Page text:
Indonesia, after an extremely disappointing 2012 in which the country severely lagged other emerging markets, had a great start to 2013. The country’s markets performed quite well in the first few months of the year, outpacing broad emerging market indexes by a pretty wide margin.
In fact, top funds tracking the Indonesian market have gained over 25% on the year, compared to year-to-date losses for (EEM - Free Report) and (VWO - Free Report) , the two biggest emerging market ETFs on the market today. While this obviously represents an enormous level of outperformance, there have been some cracks showing in the story lately, largely thanks to some extreme weakness in the Indonesian currency, the rupiah.
Rupiah Weakness in Focus
The rupiah was in a relatively narrow range against the dollar for the past eight months of roughly between 9,650 rupiahs per dollar and 9,900 rupiahs per dollar. In recent trading though, the currency has broken out higher (weaker) against the dollar, crossing the 10,000 rupiah per dollar mark, and threatening to take out the 10,100 level as well (read Tough Times Ahead in Commodity Currency ETFs?).
According to Bloomberg, the reason for this drop in the currency is largely due to concern over foreign demand for Indonesian securities, and worries over a shortage of dollars. These concerns stem from overseas investors pulling out roughly $800 million so far this month from the country’s investable securities, while a string of quarterly current account deficits are making it difficult to keep dollars at home as well.
“The rupiah’s fundamentals look very weak,” said Khoon Goh, a senior strategist at Australia & New Zealand Banking Group Ltd. (ANZ) in Singapore via a Bloomberg article. “Given its large current-account deficit, Indonesia needs to attract $1 billion of portfolio inflows each month just to keep the rupiah from depreciating.”
Thanks to this perception, rupiah forwards are now looking for further losses for the Indonesian currency, suggesting that the problem may continue in the near term. And even if it doesn’t, investors should note that the currency’s implied volatility has also moved sharply higher, suggesting that no matter what the outcome over the next few weeks, it could be a choppy time for Indonesian investing (see Invest in Indonesia, the Rising Star of Asia).
Indonesian ETF Impact
Since Indonesian ETFs hold Indonesian securities denominated in rupiahs, they can be impacted by exchange rate moves, in addition to stock price movements. While this can be favorable when the rupiah is strengthening, it does drag on performance during periods of currency weakness, like with what we are seeing now.
Furthermore, the cloud of uncertainty caused by the recent run of issues doesn’t help matters either. This is especially true given Indonesia’s status as a relatively volatile emerging market, and a general lack of emerging market demand at this time (see Southeast Asia ETF Investing 101).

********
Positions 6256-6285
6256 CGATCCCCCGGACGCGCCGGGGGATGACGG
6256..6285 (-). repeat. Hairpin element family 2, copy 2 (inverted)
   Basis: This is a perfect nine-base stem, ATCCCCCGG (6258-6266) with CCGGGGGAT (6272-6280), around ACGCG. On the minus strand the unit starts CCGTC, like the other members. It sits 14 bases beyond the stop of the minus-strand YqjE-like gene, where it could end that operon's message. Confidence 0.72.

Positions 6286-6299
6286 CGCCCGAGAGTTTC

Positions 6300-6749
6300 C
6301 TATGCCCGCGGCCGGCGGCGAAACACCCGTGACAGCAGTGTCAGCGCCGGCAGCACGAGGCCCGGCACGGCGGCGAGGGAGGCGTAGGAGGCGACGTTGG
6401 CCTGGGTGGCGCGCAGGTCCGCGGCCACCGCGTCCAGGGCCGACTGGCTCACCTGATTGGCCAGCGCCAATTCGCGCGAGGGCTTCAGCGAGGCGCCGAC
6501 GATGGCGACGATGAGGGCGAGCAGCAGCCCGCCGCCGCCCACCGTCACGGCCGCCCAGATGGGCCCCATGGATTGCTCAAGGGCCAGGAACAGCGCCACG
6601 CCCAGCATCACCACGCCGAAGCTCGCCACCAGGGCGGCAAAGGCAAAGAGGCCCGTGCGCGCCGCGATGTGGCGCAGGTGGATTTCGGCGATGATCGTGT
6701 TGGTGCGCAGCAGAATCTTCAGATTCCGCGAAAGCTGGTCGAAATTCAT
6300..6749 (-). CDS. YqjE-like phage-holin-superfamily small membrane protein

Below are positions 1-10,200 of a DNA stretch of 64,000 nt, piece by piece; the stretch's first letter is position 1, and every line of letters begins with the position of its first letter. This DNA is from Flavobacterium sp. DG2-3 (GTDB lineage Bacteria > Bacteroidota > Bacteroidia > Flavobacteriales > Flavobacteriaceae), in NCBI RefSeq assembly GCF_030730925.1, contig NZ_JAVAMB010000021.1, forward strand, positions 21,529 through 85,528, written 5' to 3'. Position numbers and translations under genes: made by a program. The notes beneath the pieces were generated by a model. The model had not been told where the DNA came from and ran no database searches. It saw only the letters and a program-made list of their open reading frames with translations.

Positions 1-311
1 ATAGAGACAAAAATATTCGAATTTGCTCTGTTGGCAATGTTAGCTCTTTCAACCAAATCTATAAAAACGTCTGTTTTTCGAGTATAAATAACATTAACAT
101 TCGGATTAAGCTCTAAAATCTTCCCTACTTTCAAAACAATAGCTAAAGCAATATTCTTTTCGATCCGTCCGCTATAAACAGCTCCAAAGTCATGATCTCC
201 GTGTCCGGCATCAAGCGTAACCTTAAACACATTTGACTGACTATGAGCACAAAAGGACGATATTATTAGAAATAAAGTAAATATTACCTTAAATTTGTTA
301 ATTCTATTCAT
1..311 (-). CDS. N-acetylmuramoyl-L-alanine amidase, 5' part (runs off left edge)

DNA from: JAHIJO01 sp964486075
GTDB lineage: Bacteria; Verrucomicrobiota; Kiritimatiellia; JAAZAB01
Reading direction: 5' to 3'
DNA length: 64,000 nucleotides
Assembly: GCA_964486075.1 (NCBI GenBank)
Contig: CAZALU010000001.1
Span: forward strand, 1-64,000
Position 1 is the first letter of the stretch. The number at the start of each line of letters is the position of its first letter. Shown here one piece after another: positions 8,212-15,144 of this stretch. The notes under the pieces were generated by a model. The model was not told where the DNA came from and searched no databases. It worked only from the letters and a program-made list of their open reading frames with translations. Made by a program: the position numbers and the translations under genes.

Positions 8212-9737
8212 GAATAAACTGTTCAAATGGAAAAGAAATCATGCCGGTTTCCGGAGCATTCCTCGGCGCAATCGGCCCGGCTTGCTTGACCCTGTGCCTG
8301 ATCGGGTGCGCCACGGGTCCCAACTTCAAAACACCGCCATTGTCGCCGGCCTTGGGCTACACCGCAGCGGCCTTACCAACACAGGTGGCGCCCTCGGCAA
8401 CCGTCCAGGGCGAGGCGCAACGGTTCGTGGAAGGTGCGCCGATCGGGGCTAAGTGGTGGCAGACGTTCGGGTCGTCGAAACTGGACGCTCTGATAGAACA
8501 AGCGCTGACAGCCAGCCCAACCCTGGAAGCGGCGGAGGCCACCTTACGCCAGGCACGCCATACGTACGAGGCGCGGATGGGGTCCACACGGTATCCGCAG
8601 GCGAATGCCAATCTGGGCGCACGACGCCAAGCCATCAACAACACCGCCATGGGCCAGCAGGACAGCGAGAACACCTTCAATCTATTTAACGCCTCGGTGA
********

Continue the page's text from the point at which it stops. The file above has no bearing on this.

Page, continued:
Given this, the difficult period could continue for Indonesian ETFs, and possibly other funds targeting countries in the region. With this backdrop, investors interested in emerging markets should pay close attention to the following Indonesian ETFs as they could be in for some rough trading in the days ahead as well:
Market Vectors Indonesia ETF (IDX - Free Report)
This is the oldest Indonesia ETF on the market, tracking the Market Vectors Indonesia Index in order to give investors broad exposure to the Southeast Asian market. The ETF holds about 40 stocks in its basket, charging investors 57 basis points a year in fees.
This large cap focused product saw big volume in Monday trading, roughly three times the normal amount, losing about 4.3% on the day. This continues the rough stretch for the fund, as the product is now down double digits over the past ten days.
iShares MSCI Indonesia Investable Market Index Fund (EIDO - Free Report)
The most popular Indonesia ETF, EIDO follows the MSCI Indonesia Investable Market Index, another large cap focused benchmark for the island nation. This fund though, holds about 100 stocks in its basket, charging investors 60 basis points a year in fees for this exposure.
This ETF also faced sluggish trading for the Monday session, losing about 4.3% on elevated volume levels. The product is actually the worst performer of the group, having lost about 11.1% in the past ten day time frame (read Indonesia ETFs: Can the Run Continue?).
Market Vectors Indonesia Small Cap ETF
IDXJ is the least popular of the group, but it is also the only fund that focuses in on the small cap corner of the Indonesian market. The fund tracks the Market Vectors Indonesia Small Cap Index, holding about 25 companies and charging investors 61 basis points a year in fees.
Although small caps are generally higher volatility securities, IDXJ hasn’t experienced as much of a sell-off, losing about 3.4% in Monday trading, although volume was about triple the normal. Furthermore, in the last ten day period, the ETF has lost just 4.1%, a pretty solid performance when compared to its large cap brethren.
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Author is long IDX